by Thom Van Vleck
Time for me to stir some controversy! Okay, so many years ago my grandfather Dalton Jackson taught me the shoulder drop. He told me it was how the “old timers” did it. First, let’s review the USAWA rules for the Shoulder Drop.
Shoulder Drop: The bar is first cleaned and placed at the base of the neck to start this lift. Feet placement is optional. Once the lifter is upright, and the bar motionless, an official will give a command to start the lift. The lifter will then release the grip on the bar, allowing the bar to drop from the shoulders behind the back. The bar must not be rolled down the back or arms. The lifter must catch the bar in the hands at arms’ length behind the back. The legs must remain straight throughout the lift. The lift ends on command by an official when the bar is controlled in the hands by the lifter.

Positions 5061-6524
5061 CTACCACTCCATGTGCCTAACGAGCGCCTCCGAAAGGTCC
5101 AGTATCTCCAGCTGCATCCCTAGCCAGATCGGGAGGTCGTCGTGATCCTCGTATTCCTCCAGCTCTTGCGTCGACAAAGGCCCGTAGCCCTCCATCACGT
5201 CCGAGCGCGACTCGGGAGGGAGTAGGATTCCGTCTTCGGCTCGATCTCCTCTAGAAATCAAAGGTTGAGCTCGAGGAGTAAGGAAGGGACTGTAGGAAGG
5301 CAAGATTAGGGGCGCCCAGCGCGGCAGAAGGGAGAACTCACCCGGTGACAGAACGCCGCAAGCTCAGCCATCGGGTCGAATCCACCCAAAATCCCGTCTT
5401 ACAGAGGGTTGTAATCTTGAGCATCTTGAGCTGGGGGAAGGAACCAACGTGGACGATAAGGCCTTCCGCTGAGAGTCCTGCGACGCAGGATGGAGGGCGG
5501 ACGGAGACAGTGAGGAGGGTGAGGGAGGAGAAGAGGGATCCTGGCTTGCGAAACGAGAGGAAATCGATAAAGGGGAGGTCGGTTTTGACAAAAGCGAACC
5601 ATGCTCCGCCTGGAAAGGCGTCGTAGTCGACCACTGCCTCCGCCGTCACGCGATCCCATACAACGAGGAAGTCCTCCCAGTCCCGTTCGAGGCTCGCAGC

The way my grandfather taught me was exactly the same as above except of one key thing. My grandfather would bend his knees as he caught the bar and “shock absorb” the weight. Obviously, much more can be handled in this way. You can “feel” the weight hit the hands and then this allows time to “grab” while you sink with the weight. The locked knees method becomes a guessing game and using much weight at all easily results on spinal strain, busted knuckles, and in some cases (like Chad Ullom) getting what amounts to a “horse collar” tackle by the weight!
First of all, I would like to know the history on this rule. I’m not saying it’s wrong, I would just like to know where it comes from. My grandfather got all of his information through magazines or 2nd hand so he could have easily gotten this wrong. But I have tried to research this to no avail. So if anyone out there knows more about this let me know.
Second of all, unless there is some historic reason for the knees to be kept locked, I would like to see the rule changed to allow for bent knees. I would argue a lot less injuries would result with greater poundages used and the lift would become more skill based.